Proposed expansion margins for planning organ at risk volume for lenses during radiation therapy of the nasal cavity in dogs and cats

Zaki Jafry, Arnon Gal, Andre Fleck, Johnson Darko, Valerie J. Poirier

Research output: Contribution to journalArticle

Abstract

Radiation therapy protocols for the feline or canine nasal cavity can damage epithelial cells of the posterior pole of the lens and lead to the development of cataracts. Aims of this retrospective, descriptive study were to calculate movements of the lens during radiation therapy of the nasal cavity in a sample of cats and dogs, and to propose species-specific expansion margins for planning organ at risk volume (PRV) to minimize radiation doses to the lens. All included patients were immobilized with an indexed bite block and positioned in a vacuum positioning cushion for head irradiation. On-board cone beam CT (CBCT) imaging was used for patient alignment. Both ocular lenses were contoured on the therapeutic CBCTs. Coregistration (fusion) between the planning CT and CBCTs was used to measure the movements of the lens. Two measurements were made: the differences between the centroid point of each lens as well as the displacement of the coregistrations. A total of 496 different observations were recorded from 14 cats and 52 dogs. Using the displacement results, we calculated how often the lens would be within the lens-PRV contour. We proposed that an optimal expansion margin from the lens volume of 2 mm in cats and 3 mm in dogs may be necessary in generating PRV expansion for the lens. From our results, we expect the lens would therefore be within these proposed PRV expansions in 92% of the feline measurements and 95% of the canine measurements.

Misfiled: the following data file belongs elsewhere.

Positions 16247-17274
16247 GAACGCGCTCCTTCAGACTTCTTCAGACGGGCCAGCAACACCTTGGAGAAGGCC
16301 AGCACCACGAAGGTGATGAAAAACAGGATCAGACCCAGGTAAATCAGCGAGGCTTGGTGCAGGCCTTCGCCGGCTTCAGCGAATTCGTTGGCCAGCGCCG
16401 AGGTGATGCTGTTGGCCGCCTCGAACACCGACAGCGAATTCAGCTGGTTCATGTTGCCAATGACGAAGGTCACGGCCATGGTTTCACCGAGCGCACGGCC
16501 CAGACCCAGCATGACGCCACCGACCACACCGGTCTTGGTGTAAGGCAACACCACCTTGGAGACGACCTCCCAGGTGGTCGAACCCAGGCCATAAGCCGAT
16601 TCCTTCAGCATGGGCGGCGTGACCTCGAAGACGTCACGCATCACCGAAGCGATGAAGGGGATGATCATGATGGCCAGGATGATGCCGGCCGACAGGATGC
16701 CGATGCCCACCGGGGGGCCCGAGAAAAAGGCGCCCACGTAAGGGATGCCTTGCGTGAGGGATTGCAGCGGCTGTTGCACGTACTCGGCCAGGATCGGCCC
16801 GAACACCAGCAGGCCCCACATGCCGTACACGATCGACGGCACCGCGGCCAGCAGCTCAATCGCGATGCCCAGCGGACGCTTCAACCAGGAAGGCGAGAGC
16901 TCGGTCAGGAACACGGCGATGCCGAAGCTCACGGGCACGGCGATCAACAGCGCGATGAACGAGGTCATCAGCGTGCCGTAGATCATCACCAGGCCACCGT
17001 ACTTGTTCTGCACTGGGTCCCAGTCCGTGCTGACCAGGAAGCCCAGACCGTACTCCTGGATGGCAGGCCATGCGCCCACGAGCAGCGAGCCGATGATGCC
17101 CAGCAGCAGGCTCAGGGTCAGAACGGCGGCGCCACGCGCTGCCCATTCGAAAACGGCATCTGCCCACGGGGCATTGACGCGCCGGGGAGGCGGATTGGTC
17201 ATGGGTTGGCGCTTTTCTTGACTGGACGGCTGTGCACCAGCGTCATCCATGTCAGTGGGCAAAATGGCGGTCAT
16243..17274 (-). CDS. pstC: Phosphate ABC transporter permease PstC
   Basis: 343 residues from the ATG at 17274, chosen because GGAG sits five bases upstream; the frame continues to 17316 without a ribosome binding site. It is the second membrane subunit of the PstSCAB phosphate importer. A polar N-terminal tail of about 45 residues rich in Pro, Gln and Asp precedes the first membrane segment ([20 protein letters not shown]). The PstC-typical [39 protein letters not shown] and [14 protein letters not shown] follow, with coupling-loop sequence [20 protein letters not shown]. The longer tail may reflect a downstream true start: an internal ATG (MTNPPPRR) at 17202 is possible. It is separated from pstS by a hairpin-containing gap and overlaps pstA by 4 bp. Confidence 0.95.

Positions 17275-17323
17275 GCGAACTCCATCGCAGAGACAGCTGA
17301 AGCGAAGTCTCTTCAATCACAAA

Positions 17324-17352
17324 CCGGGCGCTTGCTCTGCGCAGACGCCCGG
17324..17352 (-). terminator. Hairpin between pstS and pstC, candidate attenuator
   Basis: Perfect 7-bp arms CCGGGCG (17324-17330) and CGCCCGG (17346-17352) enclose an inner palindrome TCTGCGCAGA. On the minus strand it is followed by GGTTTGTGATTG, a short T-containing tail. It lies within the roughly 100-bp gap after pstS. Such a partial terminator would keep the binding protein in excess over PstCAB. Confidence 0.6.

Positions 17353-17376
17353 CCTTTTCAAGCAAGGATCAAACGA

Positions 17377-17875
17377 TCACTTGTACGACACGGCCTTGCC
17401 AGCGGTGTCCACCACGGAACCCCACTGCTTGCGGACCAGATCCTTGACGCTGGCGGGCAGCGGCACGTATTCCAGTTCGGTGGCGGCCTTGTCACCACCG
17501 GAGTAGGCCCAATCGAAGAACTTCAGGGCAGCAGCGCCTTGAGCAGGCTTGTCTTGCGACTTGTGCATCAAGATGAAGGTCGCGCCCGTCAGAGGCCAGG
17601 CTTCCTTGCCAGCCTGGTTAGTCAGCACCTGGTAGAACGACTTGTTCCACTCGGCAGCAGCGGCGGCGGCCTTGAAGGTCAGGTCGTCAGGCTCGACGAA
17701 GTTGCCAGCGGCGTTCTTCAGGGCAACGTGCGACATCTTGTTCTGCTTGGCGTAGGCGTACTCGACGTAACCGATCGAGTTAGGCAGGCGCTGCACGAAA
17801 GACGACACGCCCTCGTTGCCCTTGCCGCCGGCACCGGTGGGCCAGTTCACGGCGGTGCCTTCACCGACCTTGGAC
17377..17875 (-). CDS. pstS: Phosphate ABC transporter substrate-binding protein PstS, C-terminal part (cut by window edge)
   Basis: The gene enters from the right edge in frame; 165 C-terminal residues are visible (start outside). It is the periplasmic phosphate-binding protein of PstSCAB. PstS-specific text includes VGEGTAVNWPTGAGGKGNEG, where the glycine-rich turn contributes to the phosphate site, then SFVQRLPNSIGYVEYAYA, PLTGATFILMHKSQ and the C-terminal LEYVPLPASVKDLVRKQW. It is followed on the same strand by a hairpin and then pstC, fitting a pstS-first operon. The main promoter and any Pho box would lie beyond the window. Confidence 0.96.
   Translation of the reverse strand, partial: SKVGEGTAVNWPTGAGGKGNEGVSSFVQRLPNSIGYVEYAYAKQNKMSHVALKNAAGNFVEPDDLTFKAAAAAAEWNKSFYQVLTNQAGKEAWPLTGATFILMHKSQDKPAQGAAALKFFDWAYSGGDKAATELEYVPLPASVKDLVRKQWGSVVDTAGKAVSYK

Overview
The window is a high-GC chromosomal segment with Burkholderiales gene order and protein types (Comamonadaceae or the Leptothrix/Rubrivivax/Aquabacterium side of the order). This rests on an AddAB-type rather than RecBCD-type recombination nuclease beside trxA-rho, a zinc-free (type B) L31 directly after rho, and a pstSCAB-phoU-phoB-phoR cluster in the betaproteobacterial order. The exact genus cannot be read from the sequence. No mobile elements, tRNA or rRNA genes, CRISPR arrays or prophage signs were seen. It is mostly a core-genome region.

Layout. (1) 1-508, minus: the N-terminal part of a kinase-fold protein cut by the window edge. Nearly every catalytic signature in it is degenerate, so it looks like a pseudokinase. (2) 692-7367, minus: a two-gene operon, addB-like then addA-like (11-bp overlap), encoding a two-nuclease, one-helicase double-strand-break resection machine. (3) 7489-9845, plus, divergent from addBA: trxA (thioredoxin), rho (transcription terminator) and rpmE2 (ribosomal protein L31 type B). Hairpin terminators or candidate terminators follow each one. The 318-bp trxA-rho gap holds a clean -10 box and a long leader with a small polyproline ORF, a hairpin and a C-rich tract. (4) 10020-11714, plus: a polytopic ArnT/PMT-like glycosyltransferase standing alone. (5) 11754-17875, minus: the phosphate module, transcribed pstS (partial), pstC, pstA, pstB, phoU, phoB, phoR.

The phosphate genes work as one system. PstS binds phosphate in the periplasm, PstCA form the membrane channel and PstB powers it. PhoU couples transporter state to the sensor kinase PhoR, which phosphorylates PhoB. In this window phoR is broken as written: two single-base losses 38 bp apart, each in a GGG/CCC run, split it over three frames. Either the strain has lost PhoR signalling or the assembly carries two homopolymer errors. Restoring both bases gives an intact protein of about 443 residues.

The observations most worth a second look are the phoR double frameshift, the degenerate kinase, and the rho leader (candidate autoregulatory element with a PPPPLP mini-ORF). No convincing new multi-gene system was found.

Original languageEnglish (US)
Pages (from-to)471-478
Number of pages8
JournalVeterinary Radiology and Ultrasound
Volume58
Issue number4
DOIs
StatePublished - Jul 1 2017
Externally publishedYes

Keywords

  • CT scan
  • IGRT
  • IMRT
  • nasal tumor

ASJC Scopus subject areas

  • veterinary(all)

Fingerprint Dive into the research topics of 'Proposed expansion margins for planning organ at risk volume for lenses during radiation therapy of the nasal cavity in dogs and cats'. Together they form a unique fingerprint.

  • Cite this